State Budget Director noted that under New Jersey’s sports betting model, the State has generated less then $80 million in three years. Governor Cuomo’s model, according to Mujica, could generate $500 million for the State.
“There are a few states that have done it a different way, where the state contracts with the private sector who runs the sports books, but the state ends of getting the majority of what is left over after everything is returned to the betters” he explained. “So, the difference between the two estimates would be between the state making somewhere in the neighborhood of $50 million a year versus $500 million a year.”
The Governor also announced a proposal to legalize and create a comprehensive system to oversee and regulate cannabis in New York as part of the 2021 State of the State.
Under the Governor’s proposal, a new Office of Cannabis Management would be created to oversee the new adult-use program, as well as the State’s existing medical and cannabinoid hemp programs. Additionally, a structure for the adult-use market will offer licensing opportunities and assistance to entrepreneurs in communities of color who have been disproportionately impacted by the war on drugs. Once fully implemented, legalization is expected to generate more than $300 million in tax revenue.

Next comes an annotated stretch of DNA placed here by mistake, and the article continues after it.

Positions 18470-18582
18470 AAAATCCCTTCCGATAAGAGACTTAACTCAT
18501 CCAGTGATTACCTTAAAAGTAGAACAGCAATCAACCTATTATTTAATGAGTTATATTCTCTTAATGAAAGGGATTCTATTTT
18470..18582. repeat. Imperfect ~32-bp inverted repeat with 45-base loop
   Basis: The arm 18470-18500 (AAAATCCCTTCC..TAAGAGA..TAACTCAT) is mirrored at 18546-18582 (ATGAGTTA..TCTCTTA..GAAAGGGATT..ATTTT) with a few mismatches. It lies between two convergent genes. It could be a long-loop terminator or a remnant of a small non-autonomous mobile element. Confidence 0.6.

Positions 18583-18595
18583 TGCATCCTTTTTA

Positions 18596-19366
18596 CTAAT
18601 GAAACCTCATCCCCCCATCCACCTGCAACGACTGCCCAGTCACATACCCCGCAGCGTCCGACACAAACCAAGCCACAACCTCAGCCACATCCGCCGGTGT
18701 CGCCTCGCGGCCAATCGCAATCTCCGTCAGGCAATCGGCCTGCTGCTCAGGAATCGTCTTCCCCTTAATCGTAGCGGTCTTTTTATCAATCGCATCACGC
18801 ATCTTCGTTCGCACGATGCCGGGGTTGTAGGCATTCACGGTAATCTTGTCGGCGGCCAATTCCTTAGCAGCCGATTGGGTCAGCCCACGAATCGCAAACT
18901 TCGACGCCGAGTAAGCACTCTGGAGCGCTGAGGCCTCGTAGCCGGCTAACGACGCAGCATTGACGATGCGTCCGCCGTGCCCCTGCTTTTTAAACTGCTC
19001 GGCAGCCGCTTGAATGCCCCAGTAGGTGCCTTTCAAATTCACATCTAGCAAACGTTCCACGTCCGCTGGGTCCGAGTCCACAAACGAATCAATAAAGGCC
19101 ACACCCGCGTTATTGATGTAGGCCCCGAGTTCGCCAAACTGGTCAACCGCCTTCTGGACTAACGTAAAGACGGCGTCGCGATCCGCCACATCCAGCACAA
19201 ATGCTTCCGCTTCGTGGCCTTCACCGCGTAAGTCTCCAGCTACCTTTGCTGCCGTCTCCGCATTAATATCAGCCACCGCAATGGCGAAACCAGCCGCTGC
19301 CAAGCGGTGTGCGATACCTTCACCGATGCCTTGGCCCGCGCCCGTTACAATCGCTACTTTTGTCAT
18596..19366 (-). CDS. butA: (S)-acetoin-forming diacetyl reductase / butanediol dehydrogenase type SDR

In comparison to sports betting, marijuana revenue is an outyear projection.
“Marijuana has a longer runway by the time you set it up, but …you’ll get about $300 million a year,” Mujica said. “But again, that will take several years to get up to those numbers.”
Legislative leaders Senate Majority Leader Andrea Stewart-Cousins and Assembly Speaker Carl Heastie have also looked to sports betting to help close the state’s budget deficit.
“We need to create new revenue streams by legalizing mobile sports betting and marijuana,” Majority Leader Stewart-Cousins said during her inaugural address Wednesday, the first day of the 2021 legislative session.
Details of the Governor’s proposed legislation are expected on Monday, January 11th, when he delivers the 2021 State of the State address.
New York Attorney General Letitia James this week issued guidance to the New York State Sheriffs’ Association regarding law enforcement’s role in the eviction process during COVID-19.